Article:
Instead of today’s thick forests and rolling farmland, much of Vinton County was once made up of many small but budding communities. These communities prospered from the lavish supply of materials found in the region to manufacture iron, which was greatly enhanced when the Scioto and Hocking Valley Railroad linked Vinton County to the outside world in 1849.
Vinton County was one of the southeastern Ohio counties included in the Hanging Rock Iron Region, which ran from Logan, Ohio to Mt. Savage, Kentucky. These counties produced much of the iron used by Union troops during the Civil War. Iron from the local furnaces was also used to produce farm machinery and equipment for the railroads.
Iron furnaces were built to extract iron from the iron ores native to the region. Ore was extracted from the local sandstone, processed at the furnaces, and the bars of iron transferred to a foundry for remanufacture. Stands of wood found throughout the region were burned nearly 24 hours a day to form charcoal. So much wood was used to make charcoal, in fact, that much of the area around the iron furnace region was once bare of trees! Charcoal, the fuel used to smelt the iron, was combined with iron ore and limestone into the top of the furnace. As the charcoal ignited, the ore and limestone melted together, worked its way to the bottom of the furnace, and was then poured into troughs. When the ore was removed from the furnace, there was a glassy waste product called slag which can still be found around the old furnaces in the form of black, glass-like chunks.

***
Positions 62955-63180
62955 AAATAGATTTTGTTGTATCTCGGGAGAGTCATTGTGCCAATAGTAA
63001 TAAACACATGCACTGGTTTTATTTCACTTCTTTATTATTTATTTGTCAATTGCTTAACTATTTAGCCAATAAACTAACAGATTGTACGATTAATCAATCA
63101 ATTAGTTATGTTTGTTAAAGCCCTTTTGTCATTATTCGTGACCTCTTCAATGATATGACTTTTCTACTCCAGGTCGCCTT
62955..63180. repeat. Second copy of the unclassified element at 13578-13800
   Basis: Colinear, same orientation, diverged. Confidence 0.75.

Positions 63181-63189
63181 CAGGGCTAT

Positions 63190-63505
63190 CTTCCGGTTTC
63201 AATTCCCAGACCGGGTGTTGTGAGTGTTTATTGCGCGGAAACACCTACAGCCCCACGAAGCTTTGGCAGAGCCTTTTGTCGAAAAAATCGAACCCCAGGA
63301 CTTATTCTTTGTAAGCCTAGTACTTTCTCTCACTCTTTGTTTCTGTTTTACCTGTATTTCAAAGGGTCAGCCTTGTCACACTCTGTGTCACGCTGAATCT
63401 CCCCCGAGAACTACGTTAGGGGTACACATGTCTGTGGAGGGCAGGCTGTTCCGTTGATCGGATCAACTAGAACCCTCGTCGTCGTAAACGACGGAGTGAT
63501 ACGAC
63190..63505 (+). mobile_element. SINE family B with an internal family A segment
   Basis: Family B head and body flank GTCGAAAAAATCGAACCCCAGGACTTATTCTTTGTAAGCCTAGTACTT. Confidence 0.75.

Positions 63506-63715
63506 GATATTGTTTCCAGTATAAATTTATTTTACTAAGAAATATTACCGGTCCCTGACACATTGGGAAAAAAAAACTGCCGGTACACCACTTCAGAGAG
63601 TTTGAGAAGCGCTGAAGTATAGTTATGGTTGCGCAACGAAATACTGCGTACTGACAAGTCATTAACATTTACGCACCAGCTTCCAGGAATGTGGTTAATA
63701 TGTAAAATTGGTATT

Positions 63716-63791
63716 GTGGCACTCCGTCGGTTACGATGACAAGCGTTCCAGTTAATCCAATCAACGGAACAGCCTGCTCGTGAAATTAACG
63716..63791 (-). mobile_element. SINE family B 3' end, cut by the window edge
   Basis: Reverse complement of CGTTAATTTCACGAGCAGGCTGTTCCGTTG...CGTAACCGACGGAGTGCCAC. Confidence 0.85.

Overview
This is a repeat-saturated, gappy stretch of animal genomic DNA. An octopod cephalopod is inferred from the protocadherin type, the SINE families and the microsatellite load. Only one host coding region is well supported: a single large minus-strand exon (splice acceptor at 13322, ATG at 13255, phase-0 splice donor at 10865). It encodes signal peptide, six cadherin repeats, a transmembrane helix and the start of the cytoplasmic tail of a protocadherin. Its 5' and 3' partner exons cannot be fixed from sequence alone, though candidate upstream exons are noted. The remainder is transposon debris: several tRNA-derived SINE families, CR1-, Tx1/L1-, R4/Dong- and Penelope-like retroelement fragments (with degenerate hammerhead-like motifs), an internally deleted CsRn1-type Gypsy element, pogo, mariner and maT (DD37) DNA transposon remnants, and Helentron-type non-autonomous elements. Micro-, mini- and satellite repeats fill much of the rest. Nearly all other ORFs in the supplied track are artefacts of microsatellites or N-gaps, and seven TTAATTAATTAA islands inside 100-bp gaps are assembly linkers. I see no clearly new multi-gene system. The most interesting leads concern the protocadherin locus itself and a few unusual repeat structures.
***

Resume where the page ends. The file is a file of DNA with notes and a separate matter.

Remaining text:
During the mid-1800’s, iron furnaces began to spring up around the Vinton County area. In 1854, the Richland Iron Furnace was built. Not long after, furnaces were erected in Hamden, Zaleski, Vinton, and Hope. Each furnace employed about 100 men, who were paid as little as 65 cents per day for 12 hours of work. Payment was provided in the form of scrip, which could be spent only in the company stores, where the prices of goods were marked up exorbitantly. In spite of such conditions, the region grew. With the building of railroad stations came newer roads, and with the newer roads, came a wealth of small towns. Towns like Wilkesville, Dundas, and Zaleski prospered during the iron era and still remain today. Others like Hope and Ingham Station are now nothing more than a few moss-covered foundation stones and scattered old cellar holes.
In the late 19th century, the discovery of high-grade ore in the Lake Superior Region brought the operation of the iron furnaces here to a standstill. In Vinton County today, all that remains are the remnants of the Hope, Richland, and Vinton iron furnaces, all of which started operations in 1854.